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When strong autumn winds roared into Northern California, Pacific Gas & Electric Co. decided it was going to take an extreme action to prevent a repeat of last year’s firestorms that destroyed thousands of homes in Santa Rosa.

But for reasons that remain unclear, the utility decided not to shut off power that day. On Oct. 14, the company cautiously shut off power to some 60,000 Sierra foothills and North Bay customers, hoping to prevent any downed power lines from sparking a fire. On Nov. 6, PG&E again began warning 70,000 customers — including those in the town of Paradise — that it might flip the switch in the face of fire danger.

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A meeting was held in Gridley, Tuesday night, hosted by the California Wildfires Lawyers — a group of lawyers from across the state who specialize in helping people impacted by mega-fires.

Author: Liz Kreutz
Published: 7:04 AM CST November 23, 2018
Updated: 7:09 AM CST November 23, 2018

CALIFORNIA — Although no cause has been determined for the Camp Fire, a growing number of survivors are placing blame on Pacific Gas & Electric [PG&E] and say they plan to sue the utility giant.

One of those considering joining the fight, Jim Haunstein, who lost his home in Paradise. He said in the weeks before the fire, PG&E workers came to his home and marked some of the trees on his street for trimming.

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With the cause of California’s deadliest-ever wildfire still officially under investigation, some of the evacuees are already joining a lawsuit against power company Pacific Gas & Electric (PG&E).

ASSOCIATED PRESS | November 14, 2018
SAN FRANCISCO — People who lost homes in California’s deadliest and most destructive wildfire sued Pacific Gas & Electric Co. Tuesday, accusing the utility of negligence and blaming it for the fire.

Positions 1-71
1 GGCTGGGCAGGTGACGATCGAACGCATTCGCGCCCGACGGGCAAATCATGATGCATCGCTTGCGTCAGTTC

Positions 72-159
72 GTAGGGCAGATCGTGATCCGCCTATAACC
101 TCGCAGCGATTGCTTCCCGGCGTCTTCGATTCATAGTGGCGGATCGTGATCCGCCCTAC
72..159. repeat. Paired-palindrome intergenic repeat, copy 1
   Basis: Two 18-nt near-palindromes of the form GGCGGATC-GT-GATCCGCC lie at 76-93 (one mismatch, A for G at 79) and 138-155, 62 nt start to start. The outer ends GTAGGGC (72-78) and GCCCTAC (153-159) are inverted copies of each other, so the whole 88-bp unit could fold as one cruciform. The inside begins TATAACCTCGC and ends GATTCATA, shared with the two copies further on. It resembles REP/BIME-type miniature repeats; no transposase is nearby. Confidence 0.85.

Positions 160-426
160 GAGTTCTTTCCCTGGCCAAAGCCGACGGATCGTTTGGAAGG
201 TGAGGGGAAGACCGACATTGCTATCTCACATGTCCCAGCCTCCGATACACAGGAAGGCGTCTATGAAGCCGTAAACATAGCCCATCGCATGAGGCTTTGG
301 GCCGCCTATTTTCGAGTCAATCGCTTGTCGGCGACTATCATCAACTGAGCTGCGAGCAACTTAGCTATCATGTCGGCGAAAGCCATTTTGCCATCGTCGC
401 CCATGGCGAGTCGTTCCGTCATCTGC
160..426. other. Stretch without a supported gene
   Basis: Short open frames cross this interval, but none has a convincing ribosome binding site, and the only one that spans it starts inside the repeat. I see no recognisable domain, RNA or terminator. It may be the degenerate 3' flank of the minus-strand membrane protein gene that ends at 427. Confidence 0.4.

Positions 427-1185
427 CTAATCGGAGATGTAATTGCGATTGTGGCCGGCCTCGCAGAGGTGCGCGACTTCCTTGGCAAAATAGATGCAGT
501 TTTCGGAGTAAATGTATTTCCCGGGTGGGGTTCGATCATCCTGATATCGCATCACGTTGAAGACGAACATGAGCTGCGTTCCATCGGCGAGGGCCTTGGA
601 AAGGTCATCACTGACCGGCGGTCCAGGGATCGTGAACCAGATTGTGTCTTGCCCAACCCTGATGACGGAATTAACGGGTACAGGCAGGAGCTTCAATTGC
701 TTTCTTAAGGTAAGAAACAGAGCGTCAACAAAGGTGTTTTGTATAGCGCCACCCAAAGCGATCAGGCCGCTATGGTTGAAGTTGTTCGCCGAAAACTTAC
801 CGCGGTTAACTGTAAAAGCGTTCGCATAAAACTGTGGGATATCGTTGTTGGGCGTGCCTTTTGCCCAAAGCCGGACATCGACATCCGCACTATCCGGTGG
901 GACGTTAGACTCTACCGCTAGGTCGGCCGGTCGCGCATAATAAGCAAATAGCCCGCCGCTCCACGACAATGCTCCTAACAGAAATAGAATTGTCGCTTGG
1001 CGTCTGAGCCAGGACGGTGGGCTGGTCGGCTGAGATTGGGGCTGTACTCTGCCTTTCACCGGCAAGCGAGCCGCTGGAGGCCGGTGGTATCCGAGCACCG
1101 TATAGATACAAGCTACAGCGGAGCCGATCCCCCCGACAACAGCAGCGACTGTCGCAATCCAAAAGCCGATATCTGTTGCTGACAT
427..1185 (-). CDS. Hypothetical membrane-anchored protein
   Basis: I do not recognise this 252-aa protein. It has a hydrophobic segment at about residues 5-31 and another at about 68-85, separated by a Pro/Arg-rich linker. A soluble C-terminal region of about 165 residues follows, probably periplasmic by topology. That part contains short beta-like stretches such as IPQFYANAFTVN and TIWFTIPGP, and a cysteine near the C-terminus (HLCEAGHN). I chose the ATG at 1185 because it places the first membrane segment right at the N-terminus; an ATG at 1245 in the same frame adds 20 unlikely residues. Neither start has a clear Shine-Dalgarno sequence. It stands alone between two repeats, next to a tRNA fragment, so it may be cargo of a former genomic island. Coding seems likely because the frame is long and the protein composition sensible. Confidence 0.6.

PG&E did not maintain its infrastructure and failed to properly inspect and manage its power transmission lines, according to the lawsuit filed in state court in California by more than two dozen fire victims. The fire that killed at least 48 people and devastated the Northern California town of Paradise was a “direct and legal result of the negligence, carelessness, recklessness, and/or unlawfulness” of PG&E, the lawsuit said. The lawsuit seeks compensation for the plaintiffs’ losses and unspecified damages.

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By Adam Brinklow Nov 14, 2018, 1:12pm PST

Residents in the city of Paradise filed suit against PG&E in San Francisco Superior Court on Tuesday, alleging that the utility company’s negligence and faulty equipment generated the deadly Camp Fire, which has burned over 130,000 acres in Butte County, destroyed thousands of homes, and killed dozens of people.

The suit, “Quammen Et Al vs. PGE,” lists a total of 25 plaintiffs, all described as “an owner and/or occupants of real property damaged by the Camp Fire.”

Attorneys with Millbrae-based Corey, Luzaich, de Ghetaldi, and Riddle excoriate PG&E’s safety record, claiming that “the Camp Fire started when a high-voltage transmission line failed, igniting vegetation.” The lawsuit hopes to place potentially expensive legal liability for the deadliest and most destructive California fire on the utility company.